Let's take a look at those roles. First, let's look at an e-learning developer. An e-learning developer will have the following abilities:
- Knowledge of how to use an e-learning development tools such as Adobe Captivate, Lectora, or Articulate. Many developers specialize in one particular tool. However, it is not uncommon to for an e-learning developer to be skilled in several tools at the same time.
- Multimedia. An e-learning developer will be able to use a variety of sounds, graphics, and video formats in an e-learning project.
- Basic knowledge of e-learning deployment options. This includes developing for web, LMS, and even DVD distribution. An e-learning developer should have a basic knowledge of the versions of SCORM and know which version is appropriate for a project.
- Knows the importance of instructional design on a project and respects the pedagogical choices made in a project.
Let's get real. You can't expect everyone who calls themselves an e-learning developer to have these skills. However, those are the skills you should look for when hiring an e-learning developer.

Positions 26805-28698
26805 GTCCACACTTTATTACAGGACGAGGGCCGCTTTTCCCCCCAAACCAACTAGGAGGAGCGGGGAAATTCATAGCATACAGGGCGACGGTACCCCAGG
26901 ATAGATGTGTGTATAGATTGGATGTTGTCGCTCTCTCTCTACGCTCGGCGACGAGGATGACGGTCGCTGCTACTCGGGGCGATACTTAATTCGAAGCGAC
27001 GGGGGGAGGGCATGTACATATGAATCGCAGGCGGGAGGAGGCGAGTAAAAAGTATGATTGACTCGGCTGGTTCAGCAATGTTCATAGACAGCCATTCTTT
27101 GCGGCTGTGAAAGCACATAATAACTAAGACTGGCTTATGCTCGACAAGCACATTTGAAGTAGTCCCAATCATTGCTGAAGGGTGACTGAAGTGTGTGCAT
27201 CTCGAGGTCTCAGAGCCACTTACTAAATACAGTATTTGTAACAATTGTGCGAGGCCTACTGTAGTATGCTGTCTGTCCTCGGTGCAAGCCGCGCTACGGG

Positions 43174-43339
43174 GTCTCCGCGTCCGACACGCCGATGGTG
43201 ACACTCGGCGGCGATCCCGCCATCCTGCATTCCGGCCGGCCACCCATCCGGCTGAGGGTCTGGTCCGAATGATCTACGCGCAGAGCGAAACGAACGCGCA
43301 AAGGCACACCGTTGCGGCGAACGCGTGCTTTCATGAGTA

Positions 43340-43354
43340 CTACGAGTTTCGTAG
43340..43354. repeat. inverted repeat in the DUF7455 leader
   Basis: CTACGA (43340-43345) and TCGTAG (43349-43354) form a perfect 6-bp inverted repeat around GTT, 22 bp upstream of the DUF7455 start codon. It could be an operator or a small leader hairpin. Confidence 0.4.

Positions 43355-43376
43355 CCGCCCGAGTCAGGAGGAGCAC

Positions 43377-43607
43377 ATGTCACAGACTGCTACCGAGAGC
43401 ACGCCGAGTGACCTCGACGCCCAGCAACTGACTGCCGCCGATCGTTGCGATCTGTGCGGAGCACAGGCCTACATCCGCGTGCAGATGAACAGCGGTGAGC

That's a pretty comprehensive list. So you may be asking why would I pay extra for a web developer? To answer that, let's look at some of the abilities you will gain in a web developer:
- Knowledge of the underlying technologies of e-learning development tools. E-learning development tools are usually based on HTML or Flash technologies. A web developer has a deeper understanding of these technologies and can extend the abilities of these tools with that knowledge.
- Integration. A web developer will know how to integrate an e-learning project with a variety of web-based tools. Got a PHP or ASP based server that need to talk to your e-learning? A web developer is the answer.
- Multimedia. A web developer's knowledge of multimedia will often surpass that of an e-learning developer. A web developer will understand bandwidth and browser limitations related to multimedia and develop accordingly.
I've found that web developer's generally have these basic skills. They often come from computer science backgrounds and schooling making them more predictable than e-learning developers. That said, you still need to filter candidates accordingly.
Do you think this will have an impact on your hiring decisions in the future?